8th May 2019
As authorities worldwide seek to identify and prosecute tax evasion, we’re seeing an interesting trend emerge: increased support for whistle-blowers. The latest development in this regard is a new EU directive aimed at giving protection to those who expose crimes such as tax fraud. Recently, we wrote about proposed plans by the EU to create an environment where more people can come forward to expose corruption. Now, the EU has pushed forward with these plans, and ratified whistle-blower legislation that will come into force across the bloc with immediate effect. For the many recruiters seeking to place contractors in one of the 28 member states, then, an awareness of this continuing crackdown on tax evasion is crucial. So, what’s the latest?
EU ratifies whistle-blower legislation
The newly approved whistle-blower legislation will shield informants from retaliation, creating “safe channels” for reporting wrongdoing. This is a significant shift away from the previous rules on whistle-blowers, which had been left in the hands of member states, resulting in vastly different approaches from country to country. The changes were received overwhelming well, with the EU ratifying the whistle-blower legislation with a vote of 591 for and 29 against. The law has been praised as giving a “high level of protection’’ to those who come forward. Furthermore, if no appropriate action is taken by authorities, whistle-blowers are permitted by the legislation to make a public disclosure – including speaking to the media. The law covers whistle-blowers against dismissal, demotion and several other forms of punishment. Finally, national authorities will also be required to train officials in how to deal with whistle-blowers.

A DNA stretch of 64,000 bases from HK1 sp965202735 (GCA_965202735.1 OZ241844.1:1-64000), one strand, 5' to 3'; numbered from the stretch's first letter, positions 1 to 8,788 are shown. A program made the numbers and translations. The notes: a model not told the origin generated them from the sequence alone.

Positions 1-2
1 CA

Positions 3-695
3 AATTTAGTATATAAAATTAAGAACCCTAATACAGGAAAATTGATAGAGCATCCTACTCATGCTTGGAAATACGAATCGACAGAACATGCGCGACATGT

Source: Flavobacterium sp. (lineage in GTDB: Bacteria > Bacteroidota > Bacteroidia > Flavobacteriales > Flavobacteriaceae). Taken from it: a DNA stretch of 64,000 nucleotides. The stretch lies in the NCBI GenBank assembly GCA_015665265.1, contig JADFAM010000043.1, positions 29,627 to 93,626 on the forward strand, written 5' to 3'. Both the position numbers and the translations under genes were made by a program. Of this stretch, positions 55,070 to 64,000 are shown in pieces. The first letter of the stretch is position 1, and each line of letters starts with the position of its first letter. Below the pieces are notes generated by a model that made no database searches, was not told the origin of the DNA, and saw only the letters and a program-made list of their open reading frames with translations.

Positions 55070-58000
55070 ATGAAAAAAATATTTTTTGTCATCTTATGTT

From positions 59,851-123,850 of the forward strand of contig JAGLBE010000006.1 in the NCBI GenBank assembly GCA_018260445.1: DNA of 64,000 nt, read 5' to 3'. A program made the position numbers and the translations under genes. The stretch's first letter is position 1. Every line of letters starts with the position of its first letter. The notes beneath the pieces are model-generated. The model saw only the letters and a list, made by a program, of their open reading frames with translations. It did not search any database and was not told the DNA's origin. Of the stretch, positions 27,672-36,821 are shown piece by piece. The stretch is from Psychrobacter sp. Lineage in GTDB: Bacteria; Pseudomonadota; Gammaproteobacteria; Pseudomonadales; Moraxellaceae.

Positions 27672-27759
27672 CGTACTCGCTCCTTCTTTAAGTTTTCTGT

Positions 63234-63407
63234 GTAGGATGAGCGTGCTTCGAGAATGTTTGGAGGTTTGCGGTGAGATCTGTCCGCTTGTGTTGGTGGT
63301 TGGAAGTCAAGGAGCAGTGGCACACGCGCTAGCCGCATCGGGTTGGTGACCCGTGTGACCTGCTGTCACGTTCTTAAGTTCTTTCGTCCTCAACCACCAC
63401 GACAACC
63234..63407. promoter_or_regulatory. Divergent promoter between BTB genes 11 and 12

Why was it introduced?
The legislation was introduced in order to recognise the “key role” that whistle-blowers play in preventing breaches of EU law and protecting society, after the release of the Panama Papers and Paradise Papers. According to European Commission Vice President Frans Timmermans, “potential whistle-blowers are often discouraged from reporting their concerns or suspicions for fear of retaliation. This law will help tackle fraud, corruption, corporate tax avoidance and damage to people’s health and the environment.’’
What has changed?
Laws on whistleblowing were previously handled by the individual member states, resulting in major differences in legislation across the bloc. In fact, the European Commission stated that just 10 members – France, Hungary, Ireland, Italy, Lithuania, Malta, the Netherlands, Slovakia, Sweden and the UK – had a “comprehensive law” in place protecting whistle-blowers. Luxembourg and Ireland, well known tax havens, wanted tax matters to be excluded from the new legislation, but this was rejected.
Boost in EU whistle-blower protection: a larger trend?
However, as the EU ratifies the latest whistle-blower legislation, it is important to remember that this is part of a wider trend of increased support for whistle-blowers. For instance, in August 2018, Switzerland’s Federal Court in Lausanne ruled that the FTA (Federal Tax Administration) would co-operate with Indian authorities in tax evasion inquiries based on data stolen by the well-known HSBC whistle-blower, Hervé Falciani. In addition to this, in the UK, HMRC revealed that the number of calls to its tax fraud hotline doubled last year, with authorities paying out £343,500 for tip offs between 2017-18.
As the EU ratifies the latest whistle-blower legislation, this development demonstrates no shortcuts will be taken in the fight against tax evasion. Much like other international initiatives such as the Common Reporting Standard, this move will aid international bodies in tracking down and prosecuting criminals. If you’re a recruiter wishing to place contractors abroad, it’s vital that compliance comes top of your priority list. Countries around the world are becoming so strict on tax and compliance that there is no room for errors. For this reason, we recommend seeking out expert help. Contact us today: